IRAQ TO BOYCOTT ISLAMIC PARLIAMENTARY MEETING. Iraq announced on 22 April that it will not attend the Islamic Parliamentary Meeting in Tehran in protest over the missile attack by Iran on Iraqi territory, DPA reported on 22 April. Iraqi National Assembly speaker Sa'dun Hammadi said that "Iraq has decided to boycott the Islamic Parliamentary Meeting, designed to express support for the Palestinian uprising, in protest against the armed Iranian attack on Iraqi territory. On the next day, Reuters reported that Iraq had accused Iran of 61 cease-fire violations in the first 10 weeks of the year. These violations do not include the Iranian missile attack on the Mujahedin-e Khalq bases inside Iraq. Iran accuses Iraq of sheltering the Mujahedin, who are the main Iranian opposition group. (David Nissman)

SAUDIS SEND 35 TONS OF MEDICINE TO IRAQ. Saudi Pharmaceuticals has delivered 35 tons of medicine to Iraq as part of the first contract won by the firm under the UN oil-for-food program, according to AFP of 24 April. The Saudi newspaper "Al-Riyadh" added that the company had won the contract after direct talks with the Iraqi Ministry of Health. (David Nissman)

YEMEN, RUSSIA DISCUSS IRAQ. Yemeni Foreign Minister Abu Baker Al-Kirbi is in Moscow for talks with Russian Foreign Minister Igor Ivanov on Iraq and military cooperation, AFP reported on 24 April. They are to discuss the situation in the Persian Gulf and solving the Iraq conflict and to prepare for the upcoming visit of Yemeni President Ali Abdallah Saleh later this year. (David Nissman)

BARZANI PUTS 'FINAL TOUCHES' ON PEACE WITH PUK. KDP leader Mas'ud Barzani said in Irbil on 22 April that "we are working on putting the Kurdish house in order. Very good steps have been taken. I hope that a good peace will be achieved. We are in the process of putting the final touches [on it]. We will not fulfill the enemies' aim of killing Kurds at the hands of Kurds," Salah Al-Din-based Kurdistan Satellite TV reported. (David Nissman)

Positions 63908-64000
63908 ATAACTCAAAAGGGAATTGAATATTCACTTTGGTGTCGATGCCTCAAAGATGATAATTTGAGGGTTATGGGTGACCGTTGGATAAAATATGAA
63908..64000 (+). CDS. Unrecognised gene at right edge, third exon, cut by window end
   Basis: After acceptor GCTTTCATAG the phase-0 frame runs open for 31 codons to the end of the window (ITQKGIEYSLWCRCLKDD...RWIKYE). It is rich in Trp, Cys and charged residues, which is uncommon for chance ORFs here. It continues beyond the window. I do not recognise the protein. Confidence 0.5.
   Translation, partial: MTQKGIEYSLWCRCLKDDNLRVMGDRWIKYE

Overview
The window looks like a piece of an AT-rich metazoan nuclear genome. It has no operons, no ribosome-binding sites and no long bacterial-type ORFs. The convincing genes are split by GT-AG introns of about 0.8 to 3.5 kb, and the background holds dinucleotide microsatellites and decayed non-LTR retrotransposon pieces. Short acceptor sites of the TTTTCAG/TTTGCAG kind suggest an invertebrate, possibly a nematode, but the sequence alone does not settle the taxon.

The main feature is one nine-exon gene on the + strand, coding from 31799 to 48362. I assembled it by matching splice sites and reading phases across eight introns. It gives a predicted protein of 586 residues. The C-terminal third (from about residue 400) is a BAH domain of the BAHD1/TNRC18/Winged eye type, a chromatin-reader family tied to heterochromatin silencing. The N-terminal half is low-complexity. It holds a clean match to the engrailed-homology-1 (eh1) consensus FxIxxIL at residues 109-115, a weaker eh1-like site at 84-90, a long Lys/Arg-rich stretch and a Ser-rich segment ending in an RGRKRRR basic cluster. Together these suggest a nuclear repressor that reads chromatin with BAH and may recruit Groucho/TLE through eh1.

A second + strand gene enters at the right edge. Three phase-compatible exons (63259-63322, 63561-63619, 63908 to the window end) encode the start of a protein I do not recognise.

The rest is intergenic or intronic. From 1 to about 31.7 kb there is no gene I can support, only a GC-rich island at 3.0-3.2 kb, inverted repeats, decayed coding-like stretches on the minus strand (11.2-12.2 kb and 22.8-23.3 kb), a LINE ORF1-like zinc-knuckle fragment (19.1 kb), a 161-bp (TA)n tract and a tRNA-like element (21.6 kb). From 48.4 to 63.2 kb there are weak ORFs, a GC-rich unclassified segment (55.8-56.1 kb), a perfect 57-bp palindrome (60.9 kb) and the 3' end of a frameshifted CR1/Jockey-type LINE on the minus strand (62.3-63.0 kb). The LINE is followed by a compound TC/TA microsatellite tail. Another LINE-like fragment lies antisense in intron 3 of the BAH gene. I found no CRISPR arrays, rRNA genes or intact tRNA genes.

TALABANI OPTIMISTIC ABOUT KURDISH FUTURE. In an interview published in Cairo's "Al-Ahram Al-'Arabi" on 21 April, PUK leader Jalal Talabani said that the establishment of the "safe haven" for the Kurds of Iraq had created a "favorable climate for the democratic experience in Iraqi Kurdistan. It brought us closer to our central goal of setting up a pluralistic democratic system that includes all Iraq and guarantees the Kurds their autonomy within the context of a united Iraqi confederation." Talabani emphasized that "we have no separatist ambition," but he added that the Kurdish people do have the right to autonomy. At the same time, he said that Kurds must be careful in their dealings with the Iraqi opposition lest they be made "scapegoats." (David Nissman)

KDP, PUK FORCES WITHDRAW FROM CONTACT LINES. On 18 April military delegations of the Kurdish Democratic Party (KDP) and the Patriotic Union of Kurdistan (PUK) met at the Pirar border point between KDP- and PUK-controlled territories of Iraq Kurdistan in order to organize a pull back of forces from the lines between them and thus promote the peace process, "KurdSat" reported on 18 April. (David Nissman)

TURKISH DEFENSE MINISTER ATTENDS IRAQI TURKMEN RECEPTION. Turkish National Defense Minister Sabahattin Cakmakoglu attended a reception organized by the Iraqi Turkmen Front on 24 April in Ankara, "Anadolu Ajansi" on 24 April. Also in attendance were members of the Turkish Supreme Court, the director-general of the Middle East Department of the Foreign Ministry, and various other officials. (David Nissman)

SERBIAN SOCIALIST PARTY DELEGATION VISITS BAGHDAD. A Socialist Party of Serbia delegation, headed by Vice President Zivadin Jovanovic, paid a brief working visit to Iraq at the invitation of the Arab Socialist Ba'th Party, according to Tanjug on 24 April. The delegation met with several senior Iraqi officials but not with Saddam Husseyn. (David Nissman)